“Jack.”  Her voice sounded flat.

“I can’t believe it!  You look great… How are you?” he asked.  Dimples appeared as he smiled at her.  Hannah could not procure the same sort of reaction.  She wasn’t sure whether to be afraid or angry in meeting him.  The fact she had never expected to meet him again had her completely out of her depth.

“Fine.  What are you doing here?”  She knew she bordered on hostile and Emma started squirming under her hand.  Hannah loosened her grip and Jack’s eyes lowered to look at the child beside her.  She saw his blue eyes widen when Emma looked innocently at him, her eyes reflecting his own bright gaze.

“I’ve just moved back from London…  Who is this?” his smile was fading as he looked at Hannah.  She shifted uncomfortably from foot to foot.  “Is she Jessie’s?” he asked.

“No,” Hannah said.  “She’s mine.  I have to go Jack.  Good luck with everything,” she said quickly.  “Come on Emma.”

Taking Emma’s hand, Hannah turned and walked away.  Her heart was bounding in her chest, her legs trembling with unexpected emotion.  She was terrified he would realise Emma was his.  They were not far down the road when Emma looked up at her.

“Mammy?  Who was that man?”

Hannah looked over her shoulder and realised Jack was still watching them, his handsome face pale.  Her stomach churned.

“No one, Emma.  Just someone I used to know.”

5 responses to “Someone I used to know…

  1. Pingback: Another short story! | gillian o'rourke

  2. I wanted to check two answers on the poll. I liked the story AND I wanted it to continue. The story is great and could even be the beginning of a novel. Good job, Gillian!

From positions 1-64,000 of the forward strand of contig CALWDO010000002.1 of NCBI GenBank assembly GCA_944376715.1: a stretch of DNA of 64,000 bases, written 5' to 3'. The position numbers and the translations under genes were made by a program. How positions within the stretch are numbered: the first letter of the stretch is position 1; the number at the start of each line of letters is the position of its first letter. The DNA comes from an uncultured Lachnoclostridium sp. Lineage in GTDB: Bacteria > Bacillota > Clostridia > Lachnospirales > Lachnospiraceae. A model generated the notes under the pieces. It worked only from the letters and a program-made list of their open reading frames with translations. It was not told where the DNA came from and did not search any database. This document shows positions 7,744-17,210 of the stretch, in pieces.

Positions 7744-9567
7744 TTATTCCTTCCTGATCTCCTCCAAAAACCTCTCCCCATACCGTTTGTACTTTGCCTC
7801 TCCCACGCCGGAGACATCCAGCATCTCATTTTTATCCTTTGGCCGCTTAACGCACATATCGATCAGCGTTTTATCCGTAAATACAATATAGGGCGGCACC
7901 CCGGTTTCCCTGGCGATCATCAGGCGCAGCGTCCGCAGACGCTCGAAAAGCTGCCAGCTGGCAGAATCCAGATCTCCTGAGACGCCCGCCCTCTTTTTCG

• Thanks Susan, I appreciate the feedback. It was an idea that came to me ages ago, initially as a novel, but I thought it would make a good short story too. I’ll continue with it and see where it leads!

  3. I wanted to check two boxes on the poll. I liked the story AND I wanted the story to continue. This could be the beginning of a novel. Good job, Gillian!

  4. My reaction was the same as Susan’s. I enjoyed the story and wanted to know how Hannah was going to stick to her resolve to ignore Jack. Jack isn’t a character the reader ‘knows’ so it doesn’t matter how he feels, but I think it would be more satisfying to continue with Hannah’s thoughts for a while longer.

Leave a Reply

Fill in your details below or click an icon to log in: Logo

You are commenting using your account. Log Out /  Change )

Google photo

You are commenting using your Google account. Log Out /  Change )

Twitter picture

You are commenting using your Twitter account. Log Out /  Change )

Facebook photo

You are commenting using your Facebook account. Log Out /  Change )

Connecting to %s